Managers at EMT handle relations with school districts, sometimes dedicating one person per district, as with SSD, where the volume of routes amounts to 65 to 70 per day. "You have to be really focused and flexible to be able to change these routes on the fly," Squitieri says. Managers must track student residence, particularly with homeless students who may move several times during the school year. "We have one person that coordinates with the homeless coordinators in the different school districts and gathers all the student information," he explains.
[IMAGE]455[/IMAGE]EMT provides schools with a protective oversight form to get information and transportation requirements on each student. "The district or parents will fill out the form, and it's really helpful because when we pick someone up, we know if this person needs to be handed over to a specific individual, or this person can't be left by himself, or we have to walk this person into the school — it cuts out a lot of wasted time," Squitieri says.
Providing consistent service is one of the qualities that sets EMT apart, Squitieri says. "We like to keep the same drivers transporting the same kids every day, so the parents get to know the driver on a one-on-one basis and it really alleviates a lot of the stress," he explains. Consistency also helps some children, who may have issues with change, and improves attendance.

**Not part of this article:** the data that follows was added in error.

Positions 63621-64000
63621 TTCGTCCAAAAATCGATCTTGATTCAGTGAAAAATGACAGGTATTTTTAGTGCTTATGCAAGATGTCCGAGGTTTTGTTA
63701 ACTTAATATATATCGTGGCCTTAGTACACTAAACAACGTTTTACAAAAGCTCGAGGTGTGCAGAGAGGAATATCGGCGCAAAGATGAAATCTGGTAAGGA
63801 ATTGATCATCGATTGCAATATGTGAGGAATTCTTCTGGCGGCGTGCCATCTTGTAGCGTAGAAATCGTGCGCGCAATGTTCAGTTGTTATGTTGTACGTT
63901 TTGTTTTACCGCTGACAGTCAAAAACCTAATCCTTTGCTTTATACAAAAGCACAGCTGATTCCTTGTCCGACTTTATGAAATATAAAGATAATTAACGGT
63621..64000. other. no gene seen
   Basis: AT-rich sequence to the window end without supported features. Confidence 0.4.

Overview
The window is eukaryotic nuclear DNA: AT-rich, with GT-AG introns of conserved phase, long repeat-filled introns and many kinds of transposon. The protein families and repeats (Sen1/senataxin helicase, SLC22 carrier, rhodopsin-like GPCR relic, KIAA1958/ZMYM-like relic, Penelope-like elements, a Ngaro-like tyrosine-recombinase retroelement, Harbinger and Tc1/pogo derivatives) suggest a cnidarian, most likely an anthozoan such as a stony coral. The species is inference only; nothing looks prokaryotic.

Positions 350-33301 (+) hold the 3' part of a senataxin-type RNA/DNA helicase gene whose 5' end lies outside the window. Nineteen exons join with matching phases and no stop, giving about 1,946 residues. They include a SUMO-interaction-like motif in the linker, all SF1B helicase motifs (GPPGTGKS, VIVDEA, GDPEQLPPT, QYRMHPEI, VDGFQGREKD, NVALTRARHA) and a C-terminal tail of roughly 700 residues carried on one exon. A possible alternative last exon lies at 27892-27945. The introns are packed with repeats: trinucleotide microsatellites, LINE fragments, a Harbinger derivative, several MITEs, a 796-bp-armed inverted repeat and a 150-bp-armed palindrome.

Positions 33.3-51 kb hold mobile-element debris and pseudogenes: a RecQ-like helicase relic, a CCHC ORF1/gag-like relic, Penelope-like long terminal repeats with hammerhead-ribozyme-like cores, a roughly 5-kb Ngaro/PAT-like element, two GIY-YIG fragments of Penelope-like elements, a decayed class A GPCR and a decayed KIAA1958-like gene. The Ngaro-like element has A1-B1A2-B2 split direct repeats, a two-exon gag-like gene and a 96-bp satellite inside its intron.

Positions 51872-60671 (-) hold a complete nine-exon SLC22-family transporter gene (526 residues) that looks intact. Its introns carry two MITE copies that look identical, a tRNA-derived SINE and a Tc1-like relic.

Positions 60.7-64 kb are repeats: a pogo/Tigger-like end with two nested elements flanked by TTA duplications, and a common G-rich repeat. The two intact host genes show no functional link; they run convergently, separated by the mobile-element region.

Shifting some students from the regular school bus to EMT can also help districts save money, Squitieri says. "In Baltimore, we bid on a contract where the school district was paying $475 a day to transport one child because he didn't fall on the bus route," he says. "We were able to [transport the child] for $65 a day, and they couldn't believe it. After that, they started giving us some other [students]. We're not looking to replace school buses. We're trying this partnership approach where we can give these schools better competitive pricing by combining our services with the school bus services."
Squitieri says he regularly receives inquiries from medical agencies and schools about EMT's services being expanded to other states and regions, pointing to an unfilled need for non-emergency transportation. "It's really hard to manage this type of business from afar," Squitieri says. "You have to have good, reliable, dependable people." So, in 2007, he worked with consulting companies to investigate the franchise option and determined that several markets for the company's services existed across the U.S.
The first franchise was sold in 2008, with a total of nine sold in the first year. "Now we're to the point where we have a good infrastructure in place — we have a corporate office, we have good management on staff. We can open up five franchises in a month if we have to because we have the infrastructure in place," Squitieri says.
Franchise locations are currently providing and bidding on school transportation, including contracts in Kansas City, Mo., Memphis, Tenn., and Baltimore, Squitieri says.
Franchisees are required to purchase a minimum of seven vehicles at startup, including wheelchair vans, minivans and related equipment. Then, EMT provides a two-week training program at its St. Louis headquarters, covering accounting, employee screening, systems operations and use of proprietary dispatch software.
"Historically, the school districts used to call cabs because that was all that existed. With us, it's a win-win for the school district because we specialize in this [type of transportation] and we provide an economical option," Squitieri says. "We're trying to get our name out there to school districts to let them know there's an alternative, not to the school bus, but for the kids that fall off the school bus routes."
To that end, EMT will be attending the Transporting Students with Disabilities and Preschoolers conference in Orlando, Fla., in March and will be an exhibitor at the trade show.